✓ Organise a timeout period outside the reception facility if unaccompanied children experience behavioural and/or psychological problems (school non-attendance, troubles fitting into the group, hostility, bullying, etc.). In order to have time to reflect upon its situation, unaccompanied children are temporarily hosted in appropriate facilities where special psychoeducational and leisure activities are provided. Specific places for small groups of unaccompanied children (2 up to 10) and additional educational support are available. The length of the stay varies according to the child needs (from 5 up to 15 days, 1 month in case of exceptional circumstances);

✓ Provide for staff to dine together with unaccompanied children in accommodation centres in order to supervise their eating habits, to create a feeling of togetherness during meals and to prevent potential conflicts.

STANDARD 20: Support and follow up the mental and social development of unaccompanied children through a standardised care plan.

Indicator 20.1: The background, needs, skills and future prospects of unaccompanied children are assessed by the child reception staff as standard elements of unaccompanied children’s care plan, with their participation.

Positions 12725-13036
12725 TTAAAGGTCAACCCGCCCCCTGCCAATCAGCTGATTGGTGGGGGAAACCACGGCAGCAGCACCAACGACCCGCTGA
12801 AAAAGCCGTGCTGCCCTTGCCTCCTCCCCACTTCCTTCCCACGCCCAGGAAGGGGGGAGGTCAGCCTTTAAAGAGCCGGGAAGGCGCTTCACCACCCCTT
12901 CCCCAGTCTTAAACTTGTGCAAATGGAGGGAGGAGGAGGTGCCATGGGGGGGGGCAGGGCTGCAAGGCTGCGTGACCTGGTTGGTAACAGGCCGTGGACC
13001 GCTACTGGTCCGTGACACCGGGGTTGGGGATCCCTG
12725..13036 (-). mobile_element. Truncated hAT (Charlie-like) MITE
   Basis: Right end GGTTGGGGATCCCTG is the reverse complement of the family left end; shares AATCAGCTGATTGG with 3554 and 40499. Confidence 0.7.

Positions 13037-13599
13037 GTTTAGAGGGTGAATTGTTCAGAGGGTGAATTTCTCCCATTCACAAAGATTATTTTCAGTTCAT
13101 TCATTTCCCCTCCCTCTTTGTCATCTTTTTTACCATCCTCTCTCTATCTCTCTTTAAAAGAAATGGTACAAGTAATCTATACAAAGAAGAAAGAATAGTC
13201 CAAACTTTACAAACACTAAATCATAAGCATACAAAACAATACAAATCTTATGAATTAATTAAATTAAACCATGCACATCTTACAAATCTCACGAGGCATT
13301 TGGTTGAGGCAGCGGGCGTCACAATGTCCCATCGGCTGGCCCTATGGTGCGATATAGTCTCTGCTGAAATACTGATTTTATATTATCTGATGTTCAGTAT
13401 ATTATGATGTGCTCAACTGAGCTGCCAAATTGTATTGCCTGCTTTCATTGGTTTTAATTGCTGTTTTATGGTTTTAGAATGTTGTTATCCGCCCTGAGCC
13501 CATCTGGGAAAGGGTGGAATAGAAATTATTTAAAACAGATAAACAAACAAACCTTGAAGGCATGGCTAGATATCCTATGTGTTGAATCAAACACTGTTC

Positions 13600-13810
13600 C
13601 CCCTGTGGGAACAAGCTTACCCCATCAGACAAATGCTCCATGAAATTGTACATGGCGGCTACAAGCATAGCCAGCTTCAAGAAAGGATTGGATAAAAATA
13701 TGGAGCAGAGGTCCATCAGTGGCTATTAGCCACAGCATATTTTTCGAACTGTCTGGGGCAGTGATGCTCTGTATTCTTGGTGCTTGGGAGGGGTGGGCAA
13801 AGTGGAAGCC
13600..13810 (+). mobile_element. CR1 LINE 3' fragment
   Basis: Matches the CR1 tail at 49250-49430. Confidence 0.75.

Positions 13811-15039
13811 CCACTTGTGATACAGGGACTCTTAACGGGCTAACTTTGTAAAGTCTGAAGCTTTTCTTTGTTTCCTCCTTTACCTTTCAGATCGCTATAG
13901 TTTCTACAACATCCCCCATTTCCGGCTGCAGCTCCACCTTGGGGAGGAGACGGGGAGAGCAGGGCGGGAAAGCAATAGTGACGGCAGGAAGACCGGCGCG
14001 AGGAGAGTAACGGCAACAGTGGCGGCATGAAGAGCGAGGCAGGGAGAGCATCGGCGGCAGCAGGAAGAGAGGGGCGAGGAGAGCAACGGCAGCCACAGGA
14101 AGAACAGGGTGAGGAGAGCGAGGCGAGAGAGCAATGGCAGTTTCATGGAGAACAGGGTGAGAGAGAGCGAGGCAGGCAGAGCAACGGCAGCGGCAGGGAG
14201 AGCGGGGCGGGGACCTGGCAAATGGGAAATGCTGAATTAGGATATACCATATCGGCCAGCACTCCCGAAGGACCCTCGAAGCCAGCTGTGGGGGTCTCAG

• Additional remarks: The plan includes the following elements on the child: administrative procedural situation, education, skills, degree of autonomy and psychological wellbeing.
  • The assessment is based on interviews with unaccompanied children by qualified staff. The first consultation takes place within one week after arrival in the reception facility.
  • The representative is involved in the development of the care plan and can consult the plan with prior consent of unaccompanied children.

Indicator 20.2: The mental and social development of unaccompanied children are supervised and discussed by relevant caretakers from different disciplines (multidisciplinary approach).

  • Additional remarks: Regular exchanges and/or meetings amongst reception staff working with unaccompanied children (social workers, educators and, if applicable, medical staff, psychologists, school teachers, etc.) are organised in order to discuss unaccompanied children’s situation and to update the care plan.